A judoka from the United Arab Emirates refused to shake the hand of the Israeli rival who defeated him at the Abu Dhabi Grand Slam judo tournament Friday, a day after the UAE refused to play the Israeli national anthem or fly the Israeli flag for medal-winning Israeli athletes at the competition.
Israel’s Tohar Butbul, competing in the men’s lightweight (66-73 kg) category, came up against the UAE’s Rashad Almashjari in the first round. After being defeated by Butbul, Almashjari refused the customary handshake with the Israeli.
Butbul went on to win a bronze medal in his category — by defeating Italy’s 2016 Olympic gold medalist; it was Israel’s third medal in the competition.
The no-handshake episode was reminiscent of one that occurred during the 2016 Summer Olympics, when Egyptian judoka Islam El Shahaby refused to shake hands with Ori Sasson after being defeated by the Israeli, and only begrudgingly made the obligatory end-of-match bow after being being called back to the mat by the referee.
On Thursday, event organizers refused to play the Israeli national anthem or display the Israeli flag when Israeli judoka Tal Flicker won the gold medal in the men’s under-66kg category.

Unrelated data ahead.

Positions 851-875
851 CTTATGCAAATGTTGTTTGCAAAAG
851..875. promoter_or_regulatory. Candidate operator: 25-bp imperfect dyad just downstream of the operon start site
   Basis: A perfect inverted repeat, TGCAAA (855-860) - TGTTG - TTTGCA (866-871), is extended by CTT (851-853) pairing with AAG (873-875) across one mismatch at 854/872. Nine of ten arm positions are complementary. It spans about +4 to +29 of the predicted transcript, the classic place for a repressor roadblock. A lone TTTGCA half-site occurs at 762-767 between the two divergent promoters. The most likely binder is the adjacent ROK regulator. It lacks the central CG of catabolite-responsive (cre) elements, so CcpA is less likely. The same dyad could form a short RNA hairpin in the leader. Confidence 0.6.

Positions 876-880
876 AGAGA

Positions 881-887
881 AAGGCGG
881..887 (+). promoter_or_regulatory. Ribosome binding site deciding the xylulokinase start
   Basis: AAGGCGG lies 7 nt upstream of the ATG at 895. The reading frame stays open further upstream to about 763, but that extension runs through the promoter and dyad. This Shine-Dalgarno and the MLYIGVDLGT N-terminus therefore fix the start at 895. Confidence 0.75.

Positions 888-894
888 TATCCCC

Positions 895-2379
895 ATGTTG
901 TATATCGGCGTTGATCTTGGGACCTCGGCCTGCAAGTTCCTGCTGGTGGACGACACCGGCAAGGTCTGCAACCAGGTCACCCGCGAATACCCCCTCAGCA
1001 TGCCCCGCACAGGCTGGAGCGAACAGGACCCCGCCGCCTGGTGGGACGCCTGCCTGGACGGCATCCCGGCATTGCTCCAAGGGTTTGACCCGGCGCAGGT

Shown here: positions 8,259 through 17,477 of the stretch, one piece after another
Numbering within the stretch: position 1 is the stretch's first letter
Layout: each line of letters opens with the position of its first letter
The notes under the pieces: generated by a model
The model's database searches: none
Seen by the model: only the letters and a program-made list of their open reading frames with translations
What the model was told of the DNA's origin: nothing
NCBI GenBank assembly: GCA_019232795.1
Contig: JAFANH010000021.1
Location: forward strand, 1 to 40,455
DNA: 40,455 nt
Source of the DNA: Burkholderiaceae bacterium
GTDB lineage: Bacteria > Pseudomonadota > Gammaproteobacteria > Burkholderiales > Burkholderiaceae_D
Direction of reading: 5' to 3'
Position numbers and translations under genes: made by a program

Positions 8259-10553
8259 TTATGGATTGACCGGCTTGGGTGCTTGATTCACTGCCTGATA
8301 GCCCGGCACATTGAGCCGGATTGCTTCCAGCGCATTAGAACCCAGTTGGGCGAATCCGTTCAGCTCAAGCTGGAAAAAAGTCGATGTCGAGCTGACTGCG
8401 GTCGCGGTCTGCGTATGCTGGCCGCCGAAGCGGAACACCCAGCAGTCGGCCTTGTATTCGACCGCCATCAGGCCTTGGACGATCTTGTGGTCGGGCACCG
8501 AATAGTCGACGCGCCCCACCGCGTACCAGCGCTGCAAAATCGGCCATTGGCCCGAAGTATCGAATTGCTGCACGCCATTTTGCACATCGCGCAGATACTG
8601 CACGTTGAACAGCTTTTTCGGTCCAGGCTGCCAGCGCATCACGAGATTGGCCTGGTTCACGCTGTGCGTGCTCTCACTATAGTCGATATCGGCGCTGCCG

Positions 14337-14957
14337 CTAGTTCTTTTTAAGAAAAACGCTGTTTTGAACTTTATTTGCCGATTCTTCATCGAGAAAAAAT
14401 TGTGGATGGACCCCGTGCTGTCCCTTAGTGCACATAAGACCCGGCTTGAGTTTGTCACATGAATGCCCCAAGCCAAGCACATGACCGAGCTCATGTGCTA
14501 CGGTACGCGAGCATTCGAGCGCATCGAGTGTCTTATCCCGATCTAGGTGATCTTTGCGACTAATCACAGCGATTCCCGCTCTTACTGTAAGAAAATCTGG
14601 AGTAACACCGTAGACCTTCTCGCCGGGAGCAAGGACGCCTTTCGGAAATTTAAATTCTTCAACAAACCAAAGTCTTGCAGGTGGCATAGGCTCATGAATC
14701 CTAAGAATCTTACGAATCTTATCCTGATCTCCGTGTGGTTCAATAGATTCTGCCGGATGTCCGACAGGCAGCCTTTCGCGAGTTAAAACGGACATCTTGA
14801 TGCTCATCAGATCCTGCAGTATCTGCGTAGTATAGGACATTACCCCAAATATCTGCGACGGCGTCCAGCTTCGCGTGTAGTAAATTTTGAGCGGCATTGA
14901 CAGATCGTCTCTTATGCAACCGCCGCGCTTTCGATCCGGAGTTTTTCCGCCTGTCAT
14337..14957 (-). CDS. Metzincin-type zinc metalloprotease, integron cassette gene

Flicker sang out his own private “Hatikvah” under the International Judo Federation’s (IJF) flag, as the federation’s anthem played in the background.
On the women’s side Thursday, Gili Cohen won bronze in the under-52 kilograms (114 pounds) class. The Israeli flag was not flown on her behalf either.
The entire Israeli team was required to compete without any Israeli identifying symbols, and had been told before the tournament that there would be no acknowledgement of their home country — a discriminatory policy imposed solely on the Israeli competitors.
ISRAELI Tal Flicker presented with his gold medal at #JudoAbuDhabi2017 without Israeli anthem or flag. Nice to see Tal singing something and I'm guessing it's the #Hatikvah@Ostrov_A pic.twitter.com/RzwGdn0Bh8
— SussexFriendsIsrael (@SussexFriends) October 26, 2017
The ban on Israeli symbols came despite the IJF’s demand before the tournament that the UAE treat Israeli athletes equally.
A letter from the IJF to the president of the UAE Judo Federation said “all delegations, including the Israeli delegation, shall be treated absolutely equally in all aspects, without any exception.”
Israeli judokas were also banned from displaying any Israeli symbols at a 2015 tournament in Abu Dhabi.
There was no word yet as to what repercussions, if any, would be taken against the UAE for its actions.
AP contributed to this report.